For those of us in the northern hemisphere, this cycle could start on the Winter Solstice of 21 December with the Season of Conservation. This would focus on activities that highlight our need to conserve the Earth’s resources, building on existing milestones such as Dry January, Veganuary as well as the Lenten fast. With the Spring Equinox on 21 March, we would move into the Season of Renewal – with Earth Day at its centre – highlighting the return of light and warmth with high-profile events to replace fossil fuels with renewables, hold street by street retrofitting festivals and community planting programmes.
The aim of Smog Day was to remember all the people who have died prematurely because of air pollution – and to inspire action to clear the air.
The Summer Solstice of 21 June could then mark the beginning of the Season of Heat, when we focus our attention on the reality of global warming, remembering the millions whose lives are already damaged by climate change, using the onset of Atlantic hurricanes to highlight the consequences of extreme events. With the Autumnal Equinox on 21 September, we enter the Season of Abundance, a familiar time of harvest festivals. For example, we already have Apple Day on 21 October introduced by Sue Clifford and Angela King at Common Ground, to celebrate Britain’s vast diversity of apples. For Christians, this season could also centre on the feast of St Francis’ on 4 October, which now coincides with World Animal Day.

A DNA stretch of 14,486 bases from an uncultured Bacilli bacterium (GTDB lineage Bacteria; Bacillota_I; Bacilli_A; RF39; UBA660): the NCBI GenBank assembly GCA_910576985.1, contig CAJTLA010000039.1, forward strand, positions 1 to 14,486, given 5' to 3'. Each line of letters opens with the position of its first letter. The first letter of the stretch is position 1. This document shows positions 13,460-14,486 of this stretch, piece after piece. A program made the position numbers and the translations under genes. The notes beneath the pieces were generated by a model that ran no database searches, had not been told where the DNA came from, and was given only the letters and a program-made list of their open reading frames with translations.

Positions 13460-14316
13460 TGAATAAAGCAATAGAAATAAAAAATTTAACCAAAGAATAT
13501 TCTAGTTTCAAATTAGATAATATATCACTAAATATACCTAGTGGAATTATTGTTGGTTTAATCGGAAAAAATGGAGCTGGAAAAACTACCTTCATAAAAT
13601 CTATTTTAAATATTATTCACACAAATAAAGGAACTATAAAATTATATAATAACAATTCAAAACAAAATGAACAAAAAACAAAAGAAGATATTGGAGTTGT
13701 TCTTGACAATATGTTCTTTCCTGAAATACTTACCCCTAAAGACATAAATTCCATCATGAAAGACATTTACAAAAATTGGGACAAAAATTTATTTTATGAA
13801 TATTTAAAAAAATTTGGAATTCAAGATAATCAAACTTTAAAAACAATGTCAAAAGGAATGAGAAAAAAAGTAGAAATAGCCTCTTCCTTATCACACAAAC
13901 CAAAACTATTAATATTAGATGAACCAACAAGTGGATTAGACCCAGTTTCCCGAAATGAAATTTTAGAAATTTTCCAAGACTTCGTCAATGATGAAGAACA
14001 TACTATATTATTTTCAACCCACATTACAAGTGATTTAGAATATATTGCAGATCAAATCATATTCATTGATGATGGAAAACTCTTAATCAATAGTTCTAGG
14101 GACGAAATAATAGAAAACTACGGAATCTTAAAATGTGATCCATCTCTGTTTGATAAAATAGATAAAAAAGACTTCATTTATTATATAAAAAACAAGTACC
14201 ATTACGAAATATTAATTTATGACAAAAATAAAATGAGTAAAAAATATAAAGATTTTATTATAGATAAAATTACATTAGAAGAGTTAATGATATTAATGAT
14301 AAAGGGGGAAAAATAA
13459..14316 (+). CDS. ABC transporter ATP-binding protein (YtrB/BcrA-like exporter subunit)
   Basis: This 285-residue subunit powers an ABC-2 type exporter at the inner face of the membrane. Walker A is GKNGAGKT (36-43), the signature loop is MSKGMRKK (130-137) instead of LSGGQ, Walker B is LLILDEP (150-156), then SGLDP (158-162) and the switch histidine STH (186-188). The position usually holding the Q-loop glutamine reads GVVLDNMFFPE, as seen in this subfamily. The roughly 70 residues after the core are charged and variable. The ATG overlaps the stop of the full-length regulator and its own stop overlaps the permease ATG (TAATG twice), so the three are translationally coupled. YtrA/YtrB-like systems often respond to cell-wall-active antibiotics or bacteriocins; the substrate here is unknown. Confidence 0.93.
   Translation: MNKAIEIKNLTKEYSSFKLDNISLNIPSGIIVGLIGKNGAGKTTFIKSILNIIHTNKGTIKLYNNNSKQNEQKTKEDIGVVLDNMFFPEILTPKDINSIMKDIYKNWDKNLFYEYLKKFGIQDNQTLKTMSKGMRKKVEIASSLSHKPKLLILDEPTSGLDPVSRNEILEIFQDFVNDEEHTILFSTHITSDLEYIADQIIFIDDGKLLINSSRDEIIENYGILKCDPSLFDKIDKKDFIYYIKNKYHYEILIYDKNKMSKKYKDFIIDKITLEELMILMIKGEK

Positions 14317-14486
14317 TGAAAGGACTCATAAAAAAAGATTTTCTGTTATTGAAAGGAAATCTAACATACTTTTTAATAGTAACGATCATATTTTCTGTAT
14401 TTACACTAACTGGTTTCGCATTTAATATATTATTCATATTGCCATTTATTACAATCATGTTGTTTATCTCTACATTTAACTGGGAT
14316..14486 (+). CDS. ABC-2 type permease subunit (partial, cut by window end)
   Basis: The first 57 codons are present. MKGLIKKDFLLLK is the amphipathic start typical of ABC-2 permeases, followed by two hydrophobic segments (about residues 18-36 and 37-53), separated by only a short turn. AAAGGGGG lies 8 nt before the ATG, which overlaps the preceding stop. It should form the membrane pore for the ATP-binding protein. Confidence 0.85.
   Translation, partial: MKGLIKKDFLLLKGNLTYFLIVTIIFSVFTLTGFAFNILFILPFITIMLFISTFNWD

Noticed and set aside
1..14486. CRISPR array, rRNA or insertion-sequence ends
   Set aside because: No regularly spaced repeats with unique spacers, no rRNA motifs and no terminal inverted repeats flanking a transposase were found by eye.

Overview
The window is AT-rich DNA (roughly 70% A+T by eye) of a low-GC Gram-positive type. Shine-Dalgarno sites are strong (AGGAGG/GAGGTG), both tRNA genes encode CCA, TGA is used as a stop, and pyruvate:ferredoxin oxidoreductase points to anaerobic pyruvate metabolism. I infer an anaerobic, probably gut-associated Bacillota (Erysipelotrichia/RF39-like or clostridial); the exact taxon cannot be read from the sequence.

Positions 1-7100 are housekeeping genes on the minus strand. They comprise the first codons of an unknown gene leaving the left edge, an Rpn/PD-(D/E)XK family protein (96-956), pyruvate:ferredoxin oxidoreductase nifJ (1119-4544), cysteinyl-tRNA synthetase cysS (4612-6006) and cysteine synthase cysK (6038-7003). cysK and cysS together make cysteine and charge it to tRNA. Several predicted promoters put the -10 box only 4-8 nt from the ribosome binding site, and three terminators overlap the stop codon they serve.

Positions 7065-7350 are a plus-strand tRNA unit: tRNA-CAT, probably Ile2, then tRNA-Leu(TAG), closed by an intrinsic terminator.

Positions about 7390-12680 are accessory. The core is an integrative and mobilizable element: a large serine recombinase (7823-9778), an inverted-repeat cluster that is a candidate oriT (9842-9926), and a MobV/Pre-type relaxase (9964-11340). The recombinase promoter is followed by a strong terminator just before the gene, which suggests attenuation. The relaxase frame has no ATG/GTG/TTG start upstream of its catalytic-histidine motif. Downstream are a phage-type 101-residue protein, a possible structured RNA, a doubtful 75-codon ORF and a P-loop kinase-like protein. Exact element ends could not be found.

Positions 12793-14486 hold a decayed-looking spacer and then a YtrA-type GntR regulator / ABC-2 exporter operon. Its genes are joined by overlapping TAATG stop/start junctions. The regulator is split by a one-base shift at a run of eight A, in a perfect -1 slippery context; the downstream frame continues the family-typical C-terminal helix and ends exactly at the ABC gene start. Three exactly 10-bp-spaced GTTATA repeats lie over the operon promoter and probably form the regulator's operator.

Yet as this season turns into winter, it has the darker side of peak pollution. Last year on 5 December, as mentioned above activists in London and Delhi held the world’s first Smog Day on the 65th anniversary of the last great smog in London in 1952.
The aim of Smog Day was to remember all the people who have died prematurely because of air pollution – and to inspire action to clear the air. This day of loss could then be combined with 12 December, the day of the finalization of the Paris Agreement on Climate Change, itself just nine days before the Winter Solstice.
Harnessing the seasons in this way would help to counteract the erasure of nature in our lives and make new links in our communities and with peoples around the world. If we are to make sustainability a lived norm, then we all need seasoning.
Nick Robins is Professor in Practice for Sustainable Finance at the Grantham Research Institute and Andrew Simms is co-director of the New Weather Institute and coordinator of the Rapid Transition Alliance.
(Main photo: Krakow, Creative Commons)